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US woman world's first to be infected with 14 eye worms

Press Trust of India  |  Washington 

A US woman has become the world's first known person to get an eye of a worm known to only affect cattle, say doctors who extracted 14 - each measuring up to half an inch long - from the eyes of the patient.

Scientists reported the case of the first known instance of a human infection with Thelazia gulosa, a type of eye worm found throughout the and These eye are spread by flies that feed on tears.

"Cases of eye worm parasitic infections are rare in the USA, and this case turned out to be a species of the Thelazia that had never been reported in humans," said Richard Bradbury, from the (CDC)

"Previously, it was thought that there were only two different species of these (Thelazia) eye that infected humans worldwide. Now, we have to add Thelazia gulosa, a third one to the list," said Bradbury, of the study published in of Tropical and Hygiene.

The infection in the woman presented as a typical eye worm The woman first reported sensing an irritant in her left eye.

About a week later, she removed a small, translucent worm.

According to the study, a total of 14 - all less than half an inch long - were extracted from the woman's conjunctiva and the surface of her eye over a two-week period before her symptoms ceased.

Physicians focused treatment on removing the eye with small, tweezer-like forceps or irrigation of the infected eye.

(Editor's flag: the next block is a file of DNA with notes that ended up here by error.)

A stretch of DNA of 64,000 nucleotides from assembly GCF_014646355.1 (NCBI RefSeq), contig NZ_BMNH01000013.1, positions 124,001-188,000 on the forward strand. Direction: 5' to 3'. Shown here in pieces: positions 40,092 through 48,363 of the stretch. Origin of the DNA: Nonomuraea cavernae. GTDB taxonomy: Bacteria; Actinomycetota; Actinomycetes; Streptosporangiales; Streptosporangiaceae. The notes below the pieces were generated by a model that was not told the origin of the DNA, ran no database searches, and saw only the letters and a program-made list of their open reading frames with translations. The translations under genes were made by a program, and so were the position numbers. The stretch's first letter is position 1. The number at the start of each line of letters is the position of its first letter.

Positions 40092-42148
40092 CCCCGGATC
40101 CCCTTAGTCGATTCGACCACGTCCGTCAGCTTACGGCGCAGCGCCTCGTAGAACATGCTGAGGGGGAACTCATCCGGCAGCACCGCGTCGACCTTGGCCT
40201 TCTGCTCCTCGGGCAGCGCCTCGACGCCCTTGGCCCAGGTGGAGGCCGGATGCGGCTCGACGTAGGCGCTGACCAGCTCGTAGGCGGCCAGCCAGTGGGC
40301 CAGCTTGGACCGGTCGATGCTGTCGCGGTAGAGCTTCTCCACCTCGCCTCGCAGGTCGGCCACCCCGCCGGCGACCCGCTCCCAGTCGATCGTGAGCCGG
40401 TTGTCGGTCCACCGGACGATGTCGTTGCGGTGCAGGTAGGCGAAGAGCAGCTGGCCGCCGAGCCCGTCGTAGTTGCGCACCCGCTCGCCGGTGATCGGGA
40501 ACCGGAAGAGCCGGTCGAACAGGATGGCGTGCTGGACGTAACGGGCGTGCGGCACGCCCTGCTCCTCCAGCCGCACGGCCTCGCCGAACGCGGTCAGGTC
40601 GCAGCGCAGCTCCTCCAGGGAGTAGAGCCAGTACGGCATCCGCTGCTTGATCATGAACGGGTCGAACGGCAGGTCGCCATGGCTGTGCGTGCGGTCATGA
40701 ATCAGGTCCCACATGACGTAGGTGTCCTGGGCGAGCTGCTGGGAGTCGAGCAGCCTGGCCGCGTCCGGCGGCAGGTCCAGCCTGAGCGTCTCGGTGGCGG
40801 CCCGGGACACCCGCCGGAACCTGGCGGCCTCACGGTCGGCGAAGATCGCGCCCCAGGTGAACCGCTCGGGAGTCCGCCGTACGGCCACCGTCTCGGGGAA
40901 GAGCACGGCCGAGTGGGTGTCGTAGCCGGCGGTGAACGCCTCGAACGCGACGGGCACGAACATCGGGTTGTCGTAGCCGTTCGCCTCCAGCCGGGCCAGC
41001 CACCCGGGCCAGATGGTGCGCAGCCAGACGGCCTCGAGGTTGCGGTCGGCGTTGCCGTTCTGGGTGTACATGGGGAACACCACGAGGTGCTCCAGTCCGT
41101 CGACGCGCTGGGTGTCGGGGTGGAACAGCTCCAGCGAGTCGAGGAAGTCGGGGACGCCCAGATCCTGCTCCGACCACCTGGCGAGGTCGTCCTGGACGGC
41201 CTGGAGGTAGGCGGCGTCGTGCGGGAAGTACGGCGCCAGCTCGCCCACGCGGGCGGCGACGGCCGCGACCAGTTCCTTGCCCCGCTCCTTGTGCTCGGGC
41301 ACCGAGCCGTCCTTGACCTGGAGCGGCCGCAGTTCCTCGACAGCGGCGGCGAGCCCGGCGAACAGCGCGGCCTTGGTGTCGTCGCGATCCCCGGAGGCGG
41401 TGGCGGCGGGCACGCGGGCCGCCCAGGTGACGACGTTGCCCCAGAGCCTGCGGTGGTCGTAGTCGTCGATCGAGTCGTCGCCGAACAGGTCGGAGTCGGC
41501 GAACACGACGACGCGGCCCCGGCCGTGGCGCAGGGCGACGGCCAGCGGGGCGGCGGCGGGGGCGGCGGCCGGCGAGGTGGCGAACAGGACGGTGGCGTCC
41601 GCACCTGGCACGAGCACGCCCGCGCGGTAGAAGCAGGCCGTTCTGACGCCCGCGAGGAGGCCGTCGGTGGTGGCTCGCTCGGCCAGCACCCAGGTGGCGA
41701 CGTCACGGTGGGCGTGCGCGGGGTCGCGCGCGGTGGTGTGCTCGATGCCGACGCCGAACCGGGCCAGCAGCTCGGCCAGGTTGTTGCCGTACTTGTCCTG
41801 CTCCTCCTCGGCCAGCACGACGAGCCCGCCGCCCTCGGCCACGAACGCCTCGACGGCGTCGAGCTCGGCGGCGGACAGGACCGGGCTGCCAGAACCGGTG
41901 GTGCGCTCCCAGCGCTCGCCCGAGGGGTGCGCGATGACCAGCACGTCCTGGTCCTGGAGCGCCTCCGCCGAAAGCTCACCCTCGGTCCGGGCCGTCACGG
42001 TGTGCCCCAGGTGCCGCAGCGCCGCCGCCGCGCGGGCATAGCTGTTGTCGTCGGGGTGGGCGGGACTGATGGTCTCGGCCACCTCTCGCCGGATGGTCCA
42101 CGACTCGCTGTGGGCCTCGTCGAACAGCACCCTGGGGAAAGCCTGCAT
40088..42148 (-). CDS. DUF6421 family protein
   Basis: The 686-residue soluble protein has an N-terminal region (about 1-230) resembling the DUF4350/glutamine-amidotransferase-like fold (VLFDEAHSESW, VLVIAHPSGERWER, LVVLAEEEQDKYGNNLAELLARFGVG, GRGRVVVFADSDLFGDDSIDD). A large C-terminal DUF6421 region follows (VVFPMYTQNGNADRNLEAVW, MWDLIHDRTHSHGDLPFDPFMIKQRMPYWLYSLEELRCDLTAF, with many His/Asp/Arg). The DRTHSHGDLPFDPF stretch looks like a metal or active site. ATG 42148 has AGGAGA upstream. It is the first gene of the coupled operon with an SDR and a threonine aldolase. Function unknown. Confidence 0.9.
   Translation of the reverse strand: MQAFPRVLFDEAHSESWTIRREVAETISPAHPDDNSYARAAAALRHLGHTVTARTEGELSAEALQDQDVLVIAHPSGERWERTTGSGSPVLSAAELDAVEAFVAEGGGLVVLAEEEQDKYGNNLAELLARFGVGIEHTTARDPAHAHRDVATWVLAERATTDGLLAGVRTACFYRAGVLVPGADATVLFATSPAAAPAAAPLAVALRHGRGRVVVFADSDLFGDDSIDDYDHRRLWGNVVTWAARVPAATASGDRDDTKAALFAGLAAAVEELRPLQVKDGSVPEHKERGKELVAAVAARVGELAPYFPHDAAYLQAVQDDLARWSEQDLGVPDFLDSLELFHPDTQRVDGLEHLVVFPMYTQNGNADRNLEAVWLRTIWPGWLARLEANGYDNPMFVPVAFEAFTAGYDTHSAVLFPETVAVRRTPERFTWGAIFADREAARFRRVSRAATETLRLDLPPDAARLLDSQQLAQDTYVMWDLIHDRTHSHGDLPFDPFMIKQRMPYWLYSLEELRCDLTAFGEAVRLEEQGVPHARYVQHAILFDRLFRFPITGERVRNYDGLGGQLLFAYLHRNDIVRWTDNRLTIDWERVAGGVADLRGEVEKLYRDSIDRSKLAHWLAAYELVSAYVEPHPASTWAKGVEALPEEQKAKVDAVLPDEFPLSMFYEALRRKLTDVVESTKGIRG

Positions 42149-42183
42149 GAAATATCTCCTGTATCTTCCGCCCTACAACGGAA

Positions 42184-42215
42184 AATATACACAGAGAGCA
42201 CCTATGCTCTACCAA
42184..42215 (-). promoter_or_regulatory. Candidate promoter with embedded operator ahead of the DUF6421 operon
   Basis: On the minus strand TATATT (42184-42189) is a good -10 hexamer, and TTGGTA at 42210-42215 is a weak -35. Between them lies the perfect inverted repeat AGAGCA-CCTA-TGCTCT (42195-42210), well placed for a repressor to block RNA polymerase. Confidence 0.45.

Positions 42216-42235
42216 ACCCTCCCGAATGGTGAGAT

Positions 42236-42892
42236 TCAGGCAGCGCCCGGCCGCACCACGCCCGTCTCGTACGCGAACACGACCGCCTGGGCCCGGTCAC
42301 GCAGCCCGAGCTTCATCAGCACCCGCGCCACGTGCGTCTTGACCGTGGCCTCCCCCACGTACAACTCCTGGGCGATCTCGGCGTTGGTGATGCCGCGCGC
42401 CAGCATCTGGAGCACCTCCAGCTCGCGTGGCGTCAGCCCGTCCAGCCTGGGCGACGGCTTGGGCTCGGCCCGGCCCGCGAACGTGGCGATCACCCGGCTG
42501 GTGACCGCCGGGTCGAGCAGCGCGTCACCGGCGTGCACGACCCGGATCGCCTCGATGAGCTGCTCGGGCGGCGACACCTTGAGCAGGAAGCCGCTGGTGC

In and Europe, a subcutaneous dose of the anti-parasitic drug ivermectin has been used to cure human infections.

Eye worms, known as Thelazia, are found in a variety of animals - including cats, dogs, and wild carnivores like foxes. They are transmitted by different types of flies.

Most of the time, people who get these eye experience inflammation and the sensation that there is some type of foreign body in the eye, said Bradbury.

Symptoms typically resolve after the are removed, he said.

Occasionally, the will migrate across the surface of the eye and cause scarring of the cornea and even blindness.

Human infections with eye are most often seen in the elderly or in young children, given that both patient groups "may be less able to keep flies away from their faces.

The researchers suspect the woman encountered face flies, which also feed on eye secretions, while horseback riding and fishing in a coastal area of where farming is common.

Several of the from the case were sent to the CDC's parasitic disease reference laboratory, where examination identified them as eye worms, which are spread by a type of fly known as face flies.

Meanwhile, another species of the Thelazia eye worm previously known to infect humans, Thelazia callipaeda, originating from Asia, has spread across Europe, where it is transmitted by a common fruit fly, Phortica variegata.

(This story has not been edited by Business Standard staff and is auto-generated from a syndicated feed.)

First Published: Tue, February 13 2018. 17:45 IST
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